The other night, while Scott and I were sipping a delicious Pinot Noir on deck, under the stars – I had a little bit of an epiphany. Earlier that day I had made tomato-basil soup from scratch (and sans recipe!) and that night, I thought to myself, “I would never, ever had made soup from scratch when I was on land”. In fact, on land – I was loathe to cook anything. For one, I was too busy and just didn’t have the time and on the other hand, I didn’t need to make things from scratch. Convenience, when it comes to food, is at it’s apex in the USA. I always told myself I couldn’t cook – when the reality was simply that I didn’t. I thought of all the other things we don’t do because we don’t have to, like walking. I drove all over the place in Chicago – not necessarily because I had to – but because I could. I would never have walked four miles to a grocery store and back – it would have been so much easier to take the car. Now, we don’t even bat an eye at a two mile jaunt to go get supplies because it’s simply what we have to do. There is no running out to get this or that. It’s not that easy.
Now, instead of television (which we never watched much of to begin with), we read. Instead of long, hot showers, we take efficient, quick showers off the back of the boat. Instead of a chore taking one hour, it now takes four. Instead of going to the grocery store with a list, we go to the grocery store and see if they have what we want. It’s all about working with what is at hand and making do. The strange thing is that this extra energy we put into our lives now makes it all so much more rewarding. It’s the little things we appreciate now. Funny how it seems the less you have, the less you want…and need.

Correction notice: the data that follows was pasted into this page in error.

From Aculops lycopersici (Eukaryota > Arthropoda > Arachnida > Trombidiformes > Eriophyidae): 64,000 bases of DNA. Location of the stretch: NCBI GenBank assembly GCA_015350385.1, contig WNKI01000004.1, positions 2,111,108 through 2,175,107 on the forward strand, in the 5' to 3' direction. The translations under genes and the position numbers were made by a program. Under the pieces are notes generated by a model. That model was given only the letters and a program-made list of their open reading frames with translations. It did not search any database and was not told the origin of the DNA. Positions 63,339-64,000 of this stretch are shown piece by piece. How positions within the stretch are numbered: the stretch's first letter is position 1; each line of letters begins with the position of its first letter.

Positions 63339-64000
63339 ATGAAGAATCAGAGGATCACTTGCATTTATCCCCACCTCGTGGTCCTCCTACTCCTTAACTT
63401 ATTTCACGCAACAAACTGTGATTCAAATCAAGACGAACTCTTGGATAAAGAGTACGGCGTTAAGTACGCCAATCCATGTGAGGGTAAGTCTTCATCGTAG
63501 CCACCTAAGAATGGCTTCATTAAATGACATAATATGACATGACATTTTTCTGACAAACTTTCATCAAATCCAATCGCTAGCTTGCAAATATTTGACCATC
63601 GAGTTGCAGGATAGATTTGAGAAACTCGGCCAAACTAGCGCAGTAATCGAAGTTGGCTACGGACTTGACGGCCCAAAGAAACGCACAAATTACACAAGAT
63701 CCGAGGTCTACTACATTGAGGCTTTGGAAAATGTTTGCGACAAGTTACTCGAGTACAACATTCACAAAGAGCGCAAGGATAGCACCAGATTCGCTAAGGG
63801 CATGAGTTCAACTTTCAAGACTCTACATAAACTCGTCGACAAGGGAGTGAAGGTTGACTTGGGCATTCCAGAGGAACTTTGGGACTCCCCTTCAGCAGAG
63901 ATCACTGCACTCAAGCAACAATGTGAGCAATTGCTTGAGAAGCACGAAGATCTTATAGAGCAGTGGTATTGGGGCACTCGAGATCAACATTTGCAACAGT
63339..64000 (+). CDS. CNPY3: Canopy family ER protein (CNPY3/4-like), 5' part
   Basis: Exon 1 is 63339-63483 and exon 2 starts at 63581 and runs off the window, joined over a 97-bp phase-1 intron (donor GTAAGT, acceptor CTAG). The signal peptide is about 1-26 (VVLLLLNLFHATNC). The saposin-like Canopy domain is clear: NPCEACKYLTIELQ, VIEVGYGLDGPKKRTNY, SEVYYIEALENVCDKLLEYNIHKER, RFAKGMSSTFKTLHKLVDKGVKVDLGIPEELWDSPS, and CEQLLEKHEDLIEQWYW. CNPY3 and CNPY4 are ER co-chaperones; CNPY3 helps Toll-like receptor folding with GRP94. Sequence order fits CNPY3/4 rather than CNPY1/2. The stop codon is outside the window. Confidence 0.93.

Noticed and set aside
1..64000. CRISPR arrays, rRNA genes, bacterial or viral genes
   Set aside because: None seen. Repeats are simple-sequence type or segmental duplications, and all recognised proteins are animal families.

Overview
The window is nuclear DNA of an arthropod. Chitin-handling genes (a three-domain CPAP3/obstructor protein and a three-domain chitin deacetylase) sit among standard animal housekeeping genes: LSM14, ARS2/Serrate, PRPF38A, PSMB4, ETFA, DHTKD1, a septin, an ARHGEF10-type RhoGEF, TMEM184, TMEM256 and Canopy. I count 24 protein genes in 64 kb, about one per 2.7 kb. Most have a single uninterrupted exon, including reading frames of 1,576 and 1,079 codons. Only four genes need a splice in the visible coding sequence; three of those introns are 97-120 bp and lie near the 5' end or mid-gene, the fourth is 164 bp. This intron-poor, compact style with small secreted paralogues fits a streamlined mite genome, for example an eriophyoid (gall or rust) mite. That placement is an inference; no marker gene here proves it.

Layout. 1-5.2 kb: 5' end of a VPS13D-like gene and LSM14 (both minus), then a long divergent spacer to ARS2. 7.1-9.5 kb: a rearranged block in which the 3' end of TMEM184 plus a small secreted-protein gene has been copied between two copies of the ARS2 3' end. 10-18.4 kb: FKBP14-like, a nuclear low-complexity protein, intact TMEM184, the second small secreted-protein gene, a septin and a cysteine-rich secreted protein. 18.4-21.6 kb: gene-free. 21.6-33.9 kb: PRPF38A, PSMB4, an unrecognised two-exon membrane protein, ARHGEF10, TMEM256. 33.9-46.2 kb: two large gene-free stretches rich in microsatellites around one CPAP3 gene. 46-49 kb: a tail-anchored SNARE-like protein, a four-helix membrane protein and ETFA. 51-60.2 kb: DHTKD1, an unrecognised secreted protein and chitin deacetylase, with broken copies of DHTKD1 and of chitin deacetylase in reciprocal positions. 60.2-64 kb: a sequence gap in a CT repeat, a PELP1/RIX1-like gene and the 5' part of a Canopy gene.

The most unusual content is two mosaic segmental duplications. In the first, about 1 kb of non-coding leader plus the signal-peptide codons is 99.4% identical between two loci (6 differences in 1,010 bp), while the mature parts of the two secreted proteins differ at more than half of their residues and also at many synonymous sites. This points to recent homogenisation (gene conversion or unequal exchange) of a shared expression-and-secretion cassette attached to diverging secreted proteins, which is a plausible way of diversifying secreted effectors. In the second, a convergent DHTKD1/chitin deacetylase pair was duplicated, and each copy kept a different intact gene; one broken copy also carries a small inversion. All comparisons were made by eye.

I don’t mean to say that living on land makes you complacent – but if you are someone like me, it just might. It’s so much easier to take the path of least resistance; so much easier to make choices based on convenience rather than need. When your life is ruled by schedules and deadlines I think it is almost impossible not to. Out here, there’s little to none of that. The other day our little dingy motor put-putted out so we are forced to row wherever we want to go, taking us five times as long to get from A to B. Neither of us got angry at this fact, we just shrugged and said, “Guess we’re rowing”. Life on the sea takes a little more effort, a little more thought and a lot more work. There are many risks and many rewards. But we take it in stride. Living in paradise doesn’t come for free, but it is well worth the price.
Brittany & Scott
_When two people, with the same life long dream of sailing around the world find each other, there’s only one thing to do… make it happen!
Which is precisely what we, Scott and Brittany, are doing aboard our boat, Rasmus, a Hallberg-Rassy 35 which departed from Chicago September 2010! Follow along at _